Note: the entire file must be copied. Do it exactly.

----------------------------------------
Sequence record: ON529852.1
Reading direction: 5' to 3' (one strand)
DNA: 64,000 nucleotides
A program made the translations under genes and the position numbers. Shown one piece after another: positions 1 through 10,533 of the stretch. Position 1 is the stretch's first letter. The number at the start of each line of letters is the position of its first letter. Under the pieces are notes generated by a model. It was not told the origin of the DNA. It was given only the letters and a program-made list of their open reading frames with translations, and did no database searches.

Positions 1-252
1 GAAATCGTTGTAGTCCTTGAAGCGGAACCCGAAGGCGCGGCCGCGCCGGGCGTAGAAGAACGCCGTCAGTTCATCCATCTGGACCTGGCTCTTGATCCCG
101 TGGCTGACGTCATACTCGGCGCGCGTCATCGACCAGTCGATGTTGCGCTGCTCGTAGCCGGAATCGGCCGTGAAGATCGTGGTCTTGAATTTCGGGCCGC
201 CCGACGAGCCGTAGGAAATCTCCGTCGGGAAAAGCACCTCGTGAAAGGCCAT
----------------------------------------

Sequence record: ON529852.1
Reading direction: 5' to 3' (one strand)
DNA: 64,000 nucleotides
A program made the translations under genes and the position numbers. Shown one piece after another: positions 1 through 10,533 of the stretch. Position 1 is the stretch's first letter. The number at the start of each line of letters is the position of its first letter. Under the pieces are notes generated by a model. It was not told the origin of the DNA. It was given only the letters and a program-made list of their open reading frames with translations, and did no database searches.

Positions 1-252
1 GAAATCGTTGTAGTCCTTGAAGCGGAACCCGAAGGCGCGGCCGCGCCGGGCGTAGAAGAACGCCGTCAGTTCATCCATCTGGACCTGGCTCTTGATCCCG
101 TGGCTGACGTCATACTCGGCGCGCGTCATCGACCAGTCGATGTTGCGCTGCTCGTAGCCGGAATCGGCCGTGAAGATCGTGGTCTTGAATTTCGGGCCGC
201 CCGACGAGCCGTAGGAAATCTCCGTCGGGAAAAGCACCTCGTGAAAGGCCAT